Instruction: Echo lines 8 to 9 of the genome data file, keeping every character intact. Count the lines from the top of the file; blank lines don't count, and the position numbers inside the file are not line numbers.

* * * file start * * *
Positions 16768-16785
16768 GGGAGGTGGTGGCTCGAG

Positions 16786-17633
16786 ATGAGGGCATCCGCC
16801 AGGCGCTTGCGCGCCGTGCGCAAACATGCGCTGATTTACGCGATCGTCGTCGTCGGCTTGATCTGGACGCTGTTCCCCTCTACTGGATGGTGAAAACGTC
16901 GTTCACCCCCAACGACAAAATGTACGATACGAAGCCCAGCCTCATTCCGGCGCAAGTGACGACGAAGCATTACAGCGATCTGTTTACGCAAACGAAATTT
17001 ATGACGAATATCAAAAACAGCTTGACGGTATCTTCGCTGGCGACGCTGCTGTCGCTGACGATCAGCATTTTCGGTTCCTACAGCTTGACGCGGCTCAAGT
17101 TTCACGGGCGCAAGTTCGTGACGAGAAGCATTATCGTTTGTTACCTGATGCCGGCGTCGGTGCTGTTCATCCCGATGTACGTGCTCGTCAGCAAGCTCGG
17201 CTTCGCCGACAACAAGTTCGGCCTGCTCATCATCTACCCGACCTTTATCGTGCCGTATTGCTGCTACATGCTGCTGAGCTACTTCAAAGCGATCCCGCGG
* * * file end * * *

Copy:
17101 TTCACGGGCGCAAGTTCGTGACGAGAAGCATTATCGTTTGTTACCTGATGCCGGCGTCGGTGCTGTTCATCCCGATGTACGTGCTCGTCAGCAAGCTCGG
17201 CTTCGCCGACAACAAGTTCGGCCTGCTCATCATCTACCCGACCTTTATCGTGCCGTATTGCTGCTACATGCTGCTGAGCTACTTCAAAGCGATCCCGCGG